Execs at Hyatt, Airbnb, Kayak, and more predict what the travel industry must do to survive the coronavirus pandemic.
For Fast Company’s Shape of Tomorrow series, we’re asking business leaders to share their inside perspective on how the COVID-19 era is transforming their industries. Here’s what’s been lost—and what could be gained—in the new world order.
Mark Hoplamazian is the CEO of Hyatt Hotels Corporation, which operates more than 900 hotels and resorts across the world
We’re now at a point where virtually all of our hotels in China are reopened. And we’ve seen steady increases in demand. Before this recent outbreak in Beijing, more than 50% of our hotels in China were running at 50% or better occupancies. That confidence comes from the extensive contact tracing environment that they’ve got there.
Bookings [elsewhere] are starting to recover, the United States first and then Europe. Right now, it is leisure travel. Business travel will take some time to return. I’ve talked with a lot of CEOs, especially those of our largest customers, and they are looking at ways in which they can create a more hybrid [work] experience for their colleagues. Right now, they’re focused on remote working. But I think it’s really early for people to be making declarations about what life will be like, post-COVID and two years from now.
We’re creating hybrid weddings, where you can do a streamed version and distribute guests across the property, so you have appropriate distancing.”
Mark Hoplamazian, Hyatt Hotels
It’s clear that the lower-priced chains—the economy, budget, and midscale hotels—are doing better. Some of that is locational: A lot of those hotels are at airports, around airports, and on the interstates, so that means that they’re accommodating people who are moving around. But over the next six- to 12-month period, you’re going to see a bit of a barbell recovery, where lower-tier, lower-price hotels will be doing well, and then you will have luxury hotels doing well once air travel starts to free up a little bit. The hotels that will [take] the longest to recover are our large group meetings hotels, our convention hotels. . . . There’s definitely going to be a short-term bias toward [hotel] brands [over rent-from-owner experiences]. Just looking at the guest experience, the question is: How do you implement cleaning regimens and safety protocols consistently across a diverse selection of offerings? With a marketplace platform [like Airbnb], I just don’t understand how the consistency and assuredness comes through. The execution piece is not clear to me.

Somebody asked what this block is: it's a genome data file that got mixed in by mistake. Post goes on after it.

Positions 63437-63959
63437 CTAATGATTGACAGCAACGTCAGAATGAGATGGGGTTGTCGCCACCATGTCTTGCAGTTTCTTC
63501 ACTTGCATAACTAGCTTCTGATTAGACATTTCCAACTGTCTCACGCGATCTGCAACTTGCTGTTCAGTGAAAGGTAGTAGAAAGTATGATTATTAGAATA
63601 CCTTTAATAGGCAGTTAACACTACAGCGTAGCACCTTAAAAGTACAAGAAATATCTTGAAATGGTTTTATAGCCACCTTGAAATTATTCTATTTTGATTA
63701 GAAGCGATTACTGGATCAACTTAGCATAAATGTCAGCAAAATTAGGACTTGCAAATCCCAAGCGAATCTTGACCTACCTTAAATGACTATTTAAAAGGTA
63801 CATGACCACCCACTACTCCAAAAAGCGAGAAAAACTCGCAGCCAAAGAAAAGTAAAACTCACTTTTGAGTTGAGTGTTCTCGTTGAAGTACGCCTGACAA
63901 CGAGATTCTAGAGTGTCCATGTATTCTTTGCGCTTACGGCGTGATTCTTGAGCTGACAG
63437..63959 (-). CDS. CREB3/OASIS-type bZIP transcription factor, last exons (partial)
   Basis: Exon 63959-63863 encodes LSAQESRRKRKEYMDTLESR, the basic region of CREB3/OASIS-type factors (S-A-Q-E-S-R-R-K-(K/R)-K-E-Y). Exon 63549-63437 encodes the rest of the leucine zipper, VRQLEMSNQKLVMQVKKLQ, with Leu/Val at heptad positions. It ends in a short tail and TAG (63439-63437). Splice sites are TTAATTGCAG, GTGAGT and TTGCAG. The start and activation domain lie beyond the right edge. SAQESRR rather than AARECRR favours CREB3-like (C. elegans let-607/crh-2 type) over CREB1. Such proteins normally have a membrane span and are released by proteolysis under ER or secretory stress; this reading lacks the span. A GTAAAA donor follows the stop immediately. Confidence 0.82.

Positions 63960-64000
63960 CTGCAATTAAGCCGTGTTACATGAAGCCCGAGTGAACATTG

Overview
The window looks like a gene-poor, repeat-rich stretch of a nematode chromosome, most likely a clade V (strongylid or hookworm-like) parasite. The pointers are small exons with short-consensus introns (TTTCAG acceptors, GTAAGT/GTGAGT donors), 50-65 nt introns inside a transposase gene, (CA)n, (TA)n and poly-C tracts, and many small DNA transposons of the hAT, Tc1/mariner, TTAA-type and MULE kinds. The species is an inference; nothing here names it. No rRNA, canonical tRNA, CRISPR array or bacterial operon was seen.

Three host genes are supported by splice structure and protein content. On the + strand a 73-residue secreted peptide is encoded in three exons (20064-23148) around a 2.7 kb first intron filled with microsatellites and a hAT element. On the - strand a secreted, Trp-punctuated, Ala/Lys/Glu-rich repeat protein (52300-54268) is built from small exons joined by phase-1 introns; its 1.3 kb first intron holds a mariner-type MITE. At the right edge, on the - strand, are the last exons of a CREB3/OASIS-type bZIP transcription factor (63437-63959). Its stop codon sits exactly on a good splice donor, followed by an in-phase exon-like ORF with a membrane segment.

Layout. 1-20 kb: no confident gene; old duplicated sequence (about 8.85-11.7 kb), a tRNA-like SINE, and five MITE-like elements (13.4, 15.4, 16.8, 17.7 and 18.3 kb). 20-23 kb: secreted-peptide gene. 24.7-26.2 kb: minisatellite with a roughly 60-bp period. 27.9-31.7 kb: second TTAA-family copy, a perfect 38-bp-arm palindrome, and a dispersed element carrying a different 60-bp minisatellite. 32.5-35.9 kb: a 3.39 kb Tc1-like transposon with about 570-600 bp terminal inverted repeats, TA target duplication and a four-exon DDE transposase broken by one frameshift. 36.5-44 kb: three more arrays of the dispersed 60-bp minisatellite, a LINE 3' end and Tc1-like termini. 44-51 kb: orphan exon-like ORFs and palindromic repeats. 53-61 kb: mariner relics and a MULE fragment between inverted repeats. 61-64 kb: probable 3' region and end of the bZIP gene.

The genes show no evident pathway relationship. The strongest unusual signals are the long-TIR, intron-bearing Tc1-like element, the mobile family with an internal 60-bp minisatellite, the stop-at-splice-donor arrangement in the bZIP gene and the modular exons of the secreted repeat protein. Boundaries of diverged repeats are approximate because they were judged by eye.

Some of the solutions that we’ve discovered are going to work well for our business [long-term]. We’re creating hybrid weddings, where you can do a streamed version and distribute guests across the property, so you have appropriate distancing. That’s something that we can continue to enable, so that people with relatives who can’t travel in the future or who are unable to come from very long distances can still participate. We’ve created unique solutions for dining—a sort of delivered buffet kind of experience. You can come in and select what you want, and then it’s plated for you and brought to your table, as opposed to you self-serving. Or you create a mobile buffet, where you put selections into a cart that you can then wheel around to different tables, like Dim Sum. That level of experimentation is one of the wonderful things that have come out of [the pandemic].
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